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Nest cloud storage for backup fun

Put your Google Drive or SkyDrive in your DropBox

Next gen security for virtualised datacentres

It's been a big week for cloud storage. First Microsoft updated SkyDrive. Then Google, after years of speculation, parted the clouds to reveal Google Drive, even if it remained out of reach to some mere mortals using Macs.

All this activity got me thinking: could the three play together nicely?

It turns out they can … a bit.

DropBox is the incumbent file sharing app on your correspondent's Mac. So I downloaded and installed SkyDrive and Google Drive to that machine and instructed both to use the DropBox folder as the location in which to store files. Both did so without any problem, but installed sub-folders rather than allowing me to synch to three clouds from one folder. DropBox synched their contents without complaint, the result being that several years worth of Google docs appeared in DropBox.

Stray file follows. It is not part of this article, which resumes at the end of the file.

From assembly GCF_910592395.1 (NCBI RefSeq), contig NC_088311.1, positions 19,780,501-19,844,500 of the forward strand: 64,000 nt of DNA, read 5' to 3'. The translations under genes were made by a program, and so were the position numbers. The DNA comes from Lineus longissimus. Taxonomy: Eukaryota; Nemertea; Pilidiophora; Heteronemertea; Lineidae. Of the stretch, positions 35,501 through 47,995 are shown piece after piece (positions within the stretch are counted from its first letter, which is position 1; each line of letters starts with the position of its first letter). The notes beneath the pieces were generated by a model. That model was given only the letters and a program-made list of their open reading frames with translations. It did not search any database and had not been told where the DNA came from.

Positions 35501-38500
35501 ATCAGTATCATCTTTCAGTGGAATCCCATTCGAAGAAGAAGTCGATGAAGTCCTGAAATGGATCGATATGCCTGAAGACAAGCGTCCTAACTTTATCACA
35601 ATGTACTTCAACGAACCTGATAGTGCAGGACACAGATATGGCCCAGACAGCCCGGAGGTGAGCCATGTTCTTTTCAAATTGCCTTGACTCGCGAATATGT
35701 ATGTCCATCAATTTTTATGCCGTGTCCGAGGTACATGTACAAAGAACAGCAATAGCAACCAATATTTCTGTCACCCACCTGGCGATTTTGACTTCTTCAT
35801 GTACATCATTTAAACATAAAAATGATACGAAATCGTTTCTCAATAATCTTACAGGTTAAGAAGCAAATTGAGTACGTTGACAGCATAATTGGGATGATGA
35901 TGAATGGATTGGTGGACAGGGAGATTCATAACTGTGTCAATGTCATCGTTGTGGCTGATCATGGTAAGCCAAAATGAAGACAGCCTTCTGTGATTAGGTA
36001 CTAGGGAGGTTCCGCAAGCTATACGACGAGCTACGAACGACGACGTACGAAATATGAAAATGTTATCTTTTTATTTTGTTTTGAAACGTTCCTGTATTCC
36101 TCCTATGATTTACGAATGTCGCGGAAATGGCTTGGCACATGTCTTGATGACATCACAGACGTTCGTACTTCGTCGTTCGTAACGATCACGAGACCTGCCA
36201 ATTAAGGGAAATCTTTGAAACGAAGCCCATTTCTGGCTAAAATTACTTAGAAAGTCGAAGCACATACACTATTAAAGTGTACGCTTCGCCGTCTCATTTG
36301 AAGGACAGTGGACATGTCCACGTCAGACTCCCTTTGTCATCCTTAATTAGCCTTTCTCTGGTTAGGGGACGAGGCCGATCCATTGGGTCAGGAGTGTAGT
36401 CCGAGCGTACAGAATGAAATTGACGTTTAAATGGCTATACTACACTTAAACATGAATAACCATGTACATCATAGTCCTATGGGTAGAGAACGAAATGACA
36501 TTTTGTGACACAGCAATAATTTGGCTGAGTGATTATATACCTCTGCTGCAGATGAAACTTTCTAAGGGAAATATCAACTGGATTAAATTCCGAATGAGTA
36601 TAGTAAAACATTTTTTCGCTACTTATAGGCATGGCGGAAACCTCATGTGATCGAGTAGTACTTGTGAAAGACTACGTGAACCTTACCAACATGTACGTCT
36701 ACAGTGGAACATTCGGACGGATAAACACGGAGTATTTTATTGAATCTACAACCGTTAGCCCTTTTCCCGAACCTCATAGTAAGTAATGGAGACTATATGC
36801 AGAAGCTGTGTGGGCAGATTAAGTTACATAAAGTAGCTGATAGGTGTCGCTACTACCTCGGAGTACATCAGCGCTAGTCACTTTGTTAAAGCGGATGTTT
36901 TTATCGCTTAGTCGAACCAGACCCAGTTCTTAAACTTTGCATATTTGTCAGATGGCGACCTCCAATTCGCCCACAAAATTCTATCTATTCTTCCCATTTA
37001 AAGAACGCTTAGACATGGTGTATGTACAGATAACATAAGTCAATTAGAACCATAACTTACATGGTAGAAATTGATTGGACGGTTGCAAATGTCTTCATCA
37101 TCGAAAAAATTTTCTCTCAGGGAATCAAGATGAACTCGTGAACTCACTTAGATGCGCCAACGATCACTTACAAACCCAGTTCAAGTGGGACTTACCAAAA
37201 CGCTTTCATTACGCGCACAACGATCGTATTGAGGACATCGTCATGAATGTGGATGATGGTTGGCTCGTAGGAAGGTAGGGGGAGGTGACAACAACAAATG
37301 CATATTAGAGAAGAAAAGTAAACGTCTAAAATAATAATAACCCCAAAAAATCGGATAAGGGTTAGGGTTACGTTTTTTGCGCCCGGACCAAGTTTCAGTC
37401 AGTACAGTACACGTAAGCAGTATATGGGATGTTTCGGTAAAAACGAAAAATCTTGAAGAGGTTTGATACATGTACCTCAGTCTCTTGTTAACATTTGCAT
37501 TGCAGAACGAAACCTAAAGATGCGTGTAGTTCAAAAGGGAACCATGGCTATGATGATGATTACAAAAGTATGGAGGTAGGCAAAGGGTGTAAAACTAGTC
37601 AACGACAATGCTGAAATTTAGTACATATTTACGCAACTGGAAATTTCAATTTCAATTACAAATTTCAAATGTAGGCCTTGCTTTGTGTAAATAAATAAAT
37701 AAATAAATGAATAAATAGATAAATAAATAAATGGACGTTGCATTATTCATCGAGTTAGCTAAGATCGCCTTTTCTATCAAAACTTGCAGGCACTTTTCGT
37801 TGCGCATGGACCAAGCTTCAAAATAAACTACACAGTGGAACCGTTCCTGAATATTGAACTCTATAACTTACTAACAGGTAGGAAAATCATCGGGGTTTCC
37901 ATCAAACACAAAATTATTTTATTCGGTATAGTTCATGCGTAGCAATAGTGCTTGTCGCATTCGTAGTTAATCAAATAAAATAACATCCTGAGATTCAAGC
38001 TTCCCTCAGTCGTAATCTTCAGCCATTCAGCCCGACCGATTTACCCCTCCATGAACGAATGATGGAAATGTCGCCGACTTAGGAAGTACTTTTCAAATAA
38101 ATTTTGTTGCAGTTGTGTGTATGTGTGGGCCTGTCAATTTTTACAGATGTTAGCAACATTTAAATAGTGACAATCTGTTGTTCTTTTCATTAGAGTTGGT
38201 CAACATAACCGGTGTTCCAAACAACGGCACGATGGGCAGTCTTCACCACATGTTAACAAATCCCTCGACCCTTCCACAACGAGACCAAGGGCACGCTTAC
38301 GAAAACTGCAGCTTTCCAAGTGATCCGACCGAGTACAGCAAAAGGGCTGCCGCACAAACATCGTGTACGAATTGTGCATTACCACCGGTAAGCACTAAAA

Switching to Windows, where DropBox was again the incumbent, proved a little trickier. SkyDrive happily installed a sub-folder inside DropBox's designated directory but Google Drive would not let its “synch me” folder reside within Dropbox's demesne.

Next stop: my iPhone, where the DropBox app had no trouble showing files from the SkyDrive and Google Drive subfolders.

I then tried to trick the three apps into synching one another by creating shortcuts to their respective folders inside one another, in Windows. The shortcut files synched, which was nice, but none of the apps was fooled. This meant the SkyDrive app on Windows and iPhone showed only the token files we popped in there for test purposes rather than recognising the shortcuts.

I suspect that not many months will pass before El Reg has the chance to write about some kind of aggregator and/or virtualiser that turns the three services – and maybe even SugarSync and iCloud – into one big happy distributed drive in the sky.

Could we even hope for cross-platform virtual cloud RAID?

Multi-platform services like FriendFeed and Posterous showed there was demand for this kind of thing with social media. Might cloud storage be next?

For today the fact that DropBox plays nicely with others means there's a nice little extra bit of protection available for those with unusual cloud storage needs. But if you want the kind of redundant storage this tri-cloud experiment aimed for, there are almost certainly better ways to get it.

If you can get these cloud storage apps working nicely, please let us know. ®

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